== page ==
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Actor Depardieu bids ‘adieu’ to France to avoid taxes

French cinema's leading man Gérard Depardieu has set up his home in a Belgian town straddling the French border to avoid paying taxes in his home country, a local mayor has confirmed.


France’s most famous leading man, Gérard Depardieu, has joined the flight of France’s wealthy to less tax-heavy destinations, establishing his residency in the Belgian border town of Néchin.

A local mayor told French and Belgian media that seeking a respite from high taxes was just one of Depardieu’s reasons for leaving his native country. “He wanted to find a home in Belgium to escape France’s taxes, but he could have also moved to Brussels," Mayor Daniel Senesael told Belgium’s RTBF television on Sunday. "He wanted to leave Paris, its noisiness, and find a little bit of calm, peace and serenity.”

Senesael told RTL radio that Depardieu was also interested in Belgian culture and Néchin's "rural, bucolic setting”.

Rumours about Depardieu’s search for a more tax-friendly destination first hit the Belgian and French media in November.

In reaction to the departure of France’s most famous and best-paid actor, Jean-François Copé, head of the conservative opposition UMP party, said he would not judge Depardieu, warning that France risked losing its fortunes “permanently” if it did not adopt tax rates on par with neighbouring European countries.

Paris Mayor Bertrand Delanoë, a leading figure in the ruling Socialist Party, said he knew the actor personally and criticised him for failing to act with his customary generosity – toward the French state, at least.

Nathalie Arthaud, the spokeswoman for France’s far-left Worker’s Struggle party, said she thought it was fine for the super-wealthy like Depardieu to pay more. “We need a law against tax evasion to force the rich to pay their due,” she said.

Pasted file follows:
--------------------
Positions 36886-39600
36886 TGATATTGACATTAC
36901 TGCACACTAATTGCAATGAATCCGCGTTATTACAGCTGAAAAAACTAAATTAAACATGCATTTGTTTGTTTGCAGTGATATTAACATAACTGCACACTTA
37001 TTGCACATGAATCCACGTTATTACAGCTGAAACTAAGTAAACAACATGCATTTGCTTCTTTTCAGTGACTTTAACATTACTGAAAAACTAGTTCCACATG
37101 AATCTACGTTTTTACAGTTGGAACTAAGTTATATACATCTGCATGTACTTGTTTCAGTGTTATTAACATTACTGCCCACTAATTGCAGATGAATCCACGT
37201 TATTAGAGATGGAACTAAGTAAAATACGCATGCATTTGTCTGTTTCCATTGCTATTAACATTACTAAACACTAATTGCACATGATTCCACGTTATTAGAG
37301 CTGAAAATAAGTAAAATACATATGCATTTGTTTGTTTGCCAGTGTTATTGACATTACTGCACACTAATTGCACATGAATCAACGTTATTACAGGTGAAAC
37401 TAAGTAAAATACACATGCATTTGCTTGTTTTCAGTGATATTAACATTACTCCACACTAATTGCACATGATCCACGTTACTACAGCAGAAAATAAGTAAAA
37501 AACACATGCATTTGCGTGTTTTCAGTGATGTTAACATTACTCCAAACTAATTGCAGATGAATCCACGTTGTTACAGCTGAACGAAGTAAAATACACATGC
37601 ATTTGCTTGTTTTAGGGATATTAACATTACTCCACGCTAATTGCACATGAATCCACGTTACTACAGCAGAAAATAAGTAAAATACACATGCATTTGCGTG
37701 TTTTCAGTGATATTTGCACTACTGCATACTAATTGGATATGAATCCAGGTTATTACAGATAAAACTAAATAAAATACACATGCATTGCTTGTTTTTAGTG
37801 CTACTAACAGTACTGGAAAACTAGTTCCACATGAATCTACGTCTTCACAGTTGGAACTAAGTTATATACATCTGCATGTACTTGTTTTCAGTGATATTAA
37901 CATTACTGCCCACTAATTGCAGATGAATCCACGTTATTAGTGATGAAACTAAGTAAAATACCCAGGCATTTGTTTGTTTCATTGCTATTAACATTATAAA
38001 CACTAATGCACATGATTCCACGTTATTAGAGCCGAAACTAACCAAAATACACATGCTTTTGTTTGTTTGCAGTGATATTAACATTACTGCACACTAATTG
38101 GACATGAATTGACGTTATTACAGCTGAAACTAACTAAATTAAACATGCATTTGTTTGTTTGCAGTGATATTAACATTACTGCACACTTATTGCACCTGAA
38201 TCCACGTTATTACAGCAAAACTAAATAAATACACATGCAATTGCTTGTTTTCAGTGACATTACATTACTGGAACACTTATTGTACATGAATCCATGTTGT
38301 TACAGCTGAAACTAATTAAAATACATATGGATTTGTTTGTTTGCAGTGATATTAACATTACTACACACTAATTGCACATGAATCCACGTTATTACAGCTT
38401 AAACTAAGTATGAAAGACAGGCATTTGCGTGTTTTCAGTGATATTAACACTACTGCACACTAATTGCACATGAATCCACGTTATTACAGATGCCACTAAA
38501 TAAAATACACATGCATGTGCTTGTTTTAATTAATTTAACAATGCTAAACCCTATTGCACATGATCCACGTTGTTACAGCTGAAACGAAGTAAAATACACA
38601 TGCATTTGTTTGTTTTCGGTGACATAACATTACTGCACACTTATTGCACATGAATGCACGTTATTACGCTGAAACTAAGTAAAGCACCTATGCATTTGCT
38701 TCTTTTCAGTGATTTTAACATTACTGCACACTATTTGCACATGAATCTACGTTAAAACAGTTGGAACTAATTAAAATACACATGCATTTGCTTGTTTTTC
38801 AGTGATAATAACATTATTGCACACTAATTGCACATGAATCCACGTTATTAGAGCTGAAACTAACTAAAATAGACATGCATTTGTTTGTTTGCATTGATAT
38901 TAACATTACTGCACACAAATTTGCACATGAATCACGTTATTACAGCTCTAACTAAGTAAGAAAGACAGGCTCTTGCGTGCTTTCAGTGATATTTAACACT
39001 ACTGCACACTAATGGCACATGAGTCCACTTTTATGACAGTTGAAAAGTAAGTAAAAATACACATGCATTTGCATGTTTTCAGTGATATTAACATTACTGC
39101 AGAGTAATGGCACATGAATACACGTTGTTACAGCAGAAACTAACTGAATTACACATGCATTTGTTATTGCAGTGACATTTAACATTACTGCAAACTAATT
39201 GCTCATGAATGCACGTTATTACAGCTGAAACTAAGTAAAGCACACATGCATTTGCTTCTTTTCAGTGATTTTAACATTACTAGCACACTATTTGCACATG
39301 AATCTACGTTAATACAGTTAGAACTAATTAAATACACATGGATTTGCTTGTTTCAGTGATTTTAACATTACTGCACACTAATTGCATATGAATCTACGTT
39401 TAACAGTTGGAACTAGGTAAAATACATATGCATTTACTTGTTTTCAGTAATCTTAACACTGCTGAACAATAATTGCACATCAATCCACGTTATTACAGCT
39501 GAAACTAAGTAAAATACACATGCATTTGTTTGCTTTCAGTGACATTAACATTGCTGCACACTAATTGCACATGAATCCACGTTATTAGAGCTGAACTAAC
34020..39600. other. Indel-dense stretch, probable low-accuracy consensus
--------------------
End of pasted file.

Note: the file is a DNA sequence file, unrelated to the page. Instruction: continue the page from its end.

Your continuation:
Just beyond the taxman’s reach

Barely one kilometre from the French town of Roubaix, the Belgian town of Néchin has built a reputation for welcoming wealthy tax evaders. The Mulliez family, who control the French supermarket chain Auchan and the Decathlon chain of sports equipment stores, are among the town’s residents.

Depardieu, 63, gained worldwide fame for his role in the 1990 Hollywood film Green Card, but in recent years has played the role of the portly Obelix in a handful of French comedies based on the Asterix comic book series.

His self-imposed exile will make him one of the highest-profile celebrities to ditch France because of the country’s stiff taxes on high earners. French President François Hollande has made good on his campaign promise to tax revenues above €1 million at a rate of 75 percent.

In September, the president’s ruling Socialist government unveiled a string of deficit-busting measures, including the infamous levy on millionaires and a new 45 percent rate for those earning above €150,000 per year.

Bad press

France's wealthiest man and CEO of the luxury goods retailer LVMH, Bernard Arnault, sparked controversy earlier this year by applying for Belgian nationality. However, Arnault denied he was joining an exodus of France’s wealthy, insisting his tax home would remain in France.

The well-to-do in France began establishing Belgian residency long before Hollande came to power in May of this year. Belgium does not have an equivalent of France’s fortune tax and its inheritance laws are more favourable to beneficiaries. Néchin alone is said to be home to over 2,800 French nationals.

Reports of his tax evasion plans are the latest in a string of bad press for Depardieu. Last month he was detained after falling off his scooter in Paris and failing a subsequent alcohol test. He made headlines again last week after recording a duet with the daughter of Uzbekistan's President Islam Karimov, who has been heavily criticised for heading one of Europe’s most repressive regimes.

Depardieu outraged fellow passengers in August 2011 by urinating in the aisle of an Air France flight as it prepared to take off, forcing the plane to turn back.


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